By Jessica Dacey
BBC News South West
London, Paris, Rome - and now Plymouth.
Mr Mackay said the waterfront is Plymouth's "unique selling point"
It is the dream of one architect that Plymouth should be ranked among Europe's top cities.
David Mackay was commissioned in 2003 to design a grand vision for the Devon city's landscape.
The Barcelona-based architect described its seaside and countryside setting as "one of the most enviable locations of any city in the world".
A Vision for Plymouth was drawn out in 2003 by Mr Mackay's architecture firm MBM, which was behind renovations of port areas in Barcelona, Aix-en-Provence and Cardiff.
The result was a plan to focus on Plymouth's "unique selling point" - the waterfront - while building on its post-war layout.
Renowned 1940s planner Patrick Abercrombie had separated commerce, transport and shopping areas in his blueprint for the city's current system.
Years later people were left with a vast shopping area set inside a triangle of major roads.
Its waterfront was underdeveloped, with the exception of the historic Barbican quarter which somehow survived the Blitz.
Mr Mackay argued that other waterside cities had used their setting and architecture to establish their credibility on a world stage, with Genoa and Liverpool being named European cities of culture.
"Plymouth has turned its back on history and it could be said that in the process it has lost the human scale of connection between its heart and limbs. Our vision seeks to correct this fundamental constraint."
He said it needed to "fulfil its place within the European cities of equal size" as part of planners' 20 year vision.
The key was the reinforcement of its waterfront.
Mr Mackay said Plymouth is a natural centre for employment
An "arc" of redevelopment was designed fanning from the Sound, complete with a regenerated Millbay district to the west and the Barbican to the east. The two were linked by the Hoe promenade and an improved pedestrianised walkway link to the city centre.
Mr Mackay's vision also suggested creating a transport hub by moving the bus station next to an enlarged railway station.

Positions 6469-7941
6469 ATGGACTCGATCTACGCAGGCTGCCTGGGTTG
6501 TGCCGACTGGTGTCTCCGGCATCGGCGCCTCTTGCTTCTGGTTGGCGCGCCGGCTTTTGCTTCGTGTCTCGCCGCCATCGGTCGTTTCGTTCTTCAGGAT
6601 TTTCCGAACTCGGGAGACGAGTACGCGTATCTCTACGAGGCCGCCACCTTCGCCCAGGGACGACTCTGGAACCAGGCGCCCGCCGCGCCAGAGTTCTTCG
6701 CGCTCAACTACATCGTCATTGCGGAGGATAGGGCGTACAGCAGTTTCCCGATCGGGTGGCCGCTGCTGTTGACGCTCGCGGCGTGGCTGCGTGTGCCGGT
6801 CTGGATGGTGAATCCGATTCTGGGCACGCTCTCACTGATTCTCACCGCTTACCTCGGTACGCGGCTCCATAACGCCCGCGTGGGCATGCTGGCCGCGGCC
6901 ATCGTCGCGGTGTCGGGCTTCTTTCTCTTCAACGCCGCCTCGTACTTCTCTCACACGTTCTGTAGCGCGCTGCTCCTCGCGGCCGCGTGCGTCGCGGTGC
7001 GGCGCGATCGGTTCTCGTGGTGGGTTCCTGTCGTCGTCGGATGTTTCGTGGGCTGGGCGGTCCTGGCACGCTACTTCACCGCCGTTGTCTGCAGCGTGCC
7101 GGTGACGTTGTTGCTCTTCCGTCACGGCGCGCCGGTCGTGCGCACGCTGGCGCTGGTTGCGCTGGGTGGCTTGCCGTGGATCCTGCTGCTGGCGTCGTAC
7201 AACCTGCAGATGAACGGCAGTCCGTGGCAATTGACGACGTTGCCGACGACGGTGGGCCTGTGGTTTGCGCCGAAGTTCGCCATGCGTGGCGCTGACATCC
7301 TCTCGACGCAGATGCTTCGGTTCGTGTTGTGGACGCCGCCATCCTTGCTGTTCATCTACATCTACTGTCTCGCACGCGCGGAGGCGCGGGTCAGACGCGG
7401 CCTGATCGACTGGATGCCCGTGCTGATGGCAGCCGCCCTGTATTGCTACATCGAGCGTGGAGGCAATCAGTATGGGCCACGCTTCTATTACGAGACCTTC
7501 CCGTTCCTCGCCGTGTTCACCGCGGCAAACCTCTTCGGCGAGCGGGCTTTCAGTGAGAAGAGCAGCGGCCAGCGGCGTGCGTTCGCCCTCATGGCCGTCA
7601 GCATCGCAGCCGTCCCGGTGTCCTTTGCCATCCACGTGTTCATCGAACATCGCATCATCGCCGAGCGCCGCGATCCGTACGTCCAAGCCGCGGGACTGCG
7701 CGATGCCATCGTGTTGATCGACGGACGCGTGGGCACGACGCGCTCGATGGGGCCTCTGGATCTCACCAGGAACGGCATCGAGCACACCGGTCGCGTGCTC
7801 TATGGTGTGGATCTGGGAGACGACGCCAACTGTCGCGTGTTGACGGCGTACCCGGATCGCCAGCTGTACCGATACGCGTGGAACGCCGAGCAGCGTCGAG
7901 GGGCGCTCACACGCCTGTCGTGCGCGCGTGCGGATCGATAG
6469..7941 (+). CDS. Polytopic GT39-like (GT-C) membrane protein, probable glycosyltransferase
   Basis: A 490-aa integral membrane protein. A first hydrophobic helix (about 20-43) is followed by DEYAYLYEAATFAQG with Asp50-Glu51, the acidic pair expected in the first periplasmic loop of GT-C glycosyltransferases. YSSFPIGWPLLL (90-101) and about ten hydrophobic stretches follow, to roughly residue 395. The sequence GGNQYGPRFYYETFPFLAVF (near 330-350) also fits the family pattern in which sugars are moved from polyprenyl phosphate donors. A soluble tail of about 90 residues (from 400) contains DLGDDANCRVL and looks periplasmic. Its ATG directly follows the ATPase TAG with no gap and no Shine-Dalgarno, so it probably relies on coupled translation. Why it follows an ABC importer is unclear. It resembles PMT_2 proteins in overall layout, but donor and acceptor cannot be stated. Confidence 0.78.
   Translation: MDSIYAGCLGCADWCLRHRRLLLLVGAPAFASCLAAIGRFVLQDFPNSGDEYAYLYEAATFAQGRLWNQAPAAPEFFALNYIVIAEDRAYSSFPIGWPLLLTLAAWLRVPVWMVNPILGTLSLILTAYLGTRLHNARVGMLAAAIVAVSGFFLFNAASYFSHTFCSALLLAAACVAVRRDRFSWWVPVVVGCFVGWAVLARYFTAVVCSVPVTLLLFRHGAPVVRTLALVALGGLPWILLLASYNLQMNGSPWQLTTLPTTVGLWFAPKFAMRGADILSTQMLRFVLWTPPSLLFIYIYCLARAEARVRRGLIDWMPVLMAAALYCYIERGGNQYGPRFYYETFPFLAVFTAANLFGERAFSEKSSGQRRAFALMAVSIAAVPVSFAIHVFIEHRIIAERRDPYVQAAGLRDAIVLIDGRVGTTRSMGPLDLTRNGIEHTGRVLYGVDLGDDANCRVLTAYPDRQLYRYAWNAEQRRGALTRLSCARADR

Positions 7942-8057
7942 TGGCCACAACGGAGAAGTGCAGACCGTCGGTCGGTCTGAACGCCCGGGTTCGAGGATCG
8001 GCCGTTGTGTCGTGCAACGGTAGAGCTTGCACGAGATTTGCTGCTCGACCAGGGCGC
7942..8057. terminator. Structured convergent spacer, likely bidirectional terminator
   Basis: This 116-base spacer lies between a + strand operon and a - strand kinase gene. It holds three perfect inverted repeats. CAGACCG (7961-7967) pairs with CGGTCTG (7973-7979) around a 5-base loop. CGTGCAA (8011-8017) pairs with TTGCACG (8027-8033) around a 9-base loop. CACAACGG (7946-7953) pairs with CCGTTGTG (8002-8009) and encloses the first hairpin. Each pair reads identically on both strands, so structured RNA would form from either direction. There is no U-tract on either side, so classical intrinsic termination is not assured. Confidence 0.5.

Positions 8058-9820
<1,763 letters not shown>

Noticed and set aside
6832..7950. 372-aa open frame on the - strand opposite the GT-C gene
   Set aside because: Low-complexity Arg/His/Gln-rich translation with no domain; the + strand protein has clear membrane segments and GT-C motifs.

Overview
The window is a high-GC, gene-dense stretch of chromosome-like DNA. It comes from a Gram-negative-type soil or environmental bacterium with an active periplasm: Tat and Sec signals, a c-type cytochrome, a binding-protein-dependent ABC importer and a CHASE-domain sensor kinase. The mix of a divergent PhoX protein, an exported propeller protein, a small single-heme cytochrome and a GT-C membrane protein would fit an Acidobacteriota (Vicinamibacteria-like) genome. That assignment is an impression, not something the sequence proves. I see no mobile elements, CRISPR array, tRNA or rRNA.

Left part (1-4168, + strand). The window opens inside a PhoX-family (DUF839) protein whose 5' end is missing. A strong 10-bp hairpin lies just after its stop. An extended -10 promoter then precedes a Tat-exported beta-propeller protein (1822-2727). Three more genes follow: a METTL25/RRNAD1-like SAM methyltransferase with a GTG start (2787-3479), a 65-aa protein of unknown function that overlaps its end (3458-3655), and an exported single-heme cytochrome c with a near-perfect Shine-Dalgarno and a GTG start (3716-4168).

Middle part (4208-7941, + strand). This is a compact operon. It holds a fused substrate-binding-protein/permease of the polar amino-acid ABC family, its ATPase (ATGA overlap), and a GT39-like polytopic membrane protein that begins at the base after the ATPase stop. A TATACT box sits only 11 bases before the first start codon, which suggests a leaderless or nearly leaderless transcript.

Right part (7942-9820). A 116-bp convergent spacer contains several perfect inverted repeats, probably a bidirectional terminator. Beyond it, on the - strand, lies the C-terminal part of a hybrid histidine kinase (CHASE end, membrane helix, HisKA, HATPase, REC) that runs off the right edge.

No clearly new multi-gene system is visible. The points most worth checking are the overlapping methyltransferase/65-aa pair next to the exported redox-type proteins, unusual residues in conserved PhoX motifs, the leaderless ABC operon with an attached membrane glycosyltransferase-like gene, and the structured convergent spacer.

Plans for the new Drake Circus shopping centre were also integrated into the vision and coupled with a suggestion to replace existing long blocks of shops with interesting corridors of smaller boutiques.
Along the Hoe, underground lighting would create a safer feel to the promenade.
The vision also proposed building piers to bring more activity to the Sound.
On either side, Millbay and Sutton Harbour would see radical regeneration of business and homes, creating a "mini-Manhattan" complete with 18-storey buildings.
While not all of Mr Mackay's ideas may be taken up, the council has backed the general idea of reinforcing the waterfront.
The designs will continue to be used as a vision for local planning policy until 2021, and ideas tested in the market to decide which are deliverable projects.
Peter Ford, of the Plymouth Design Panel that advises the council on planning, said the Mackay vision provided a general framework for action but the city would need to continue to respond to change.
"In 20 years time, we may need another vision. I don't think it ever ends.
"We have developers queuing up to develop Plymouth. What we have to make sure is that it is not growth for growth's sake."
Rob Cowan, director of the Urban Design Group campaign organisation, said the changes were in line with many other cities and towns across the country all trying to make sense of their identity in the new economy.
"We are now entering a new era. In hundreds of cities there are similar cases where they have been in the doldrums for a while and they begin to think maybe there is a way out of it.
"But it is a continuous process. It depends on what's happening economically and socially."
To make it work, they need a common vision and flexible plans in the face of economic change, he said.
Three years on, Mr Mackay said the vision is making slow but steady progress.
"Now I think it is important at the moment not to lose the pride of the city which has been gained over the last few years. With more confidence it should attract more investment.
"It really is a capital of a peninsula. It is a natural centre that could generate employment and culture."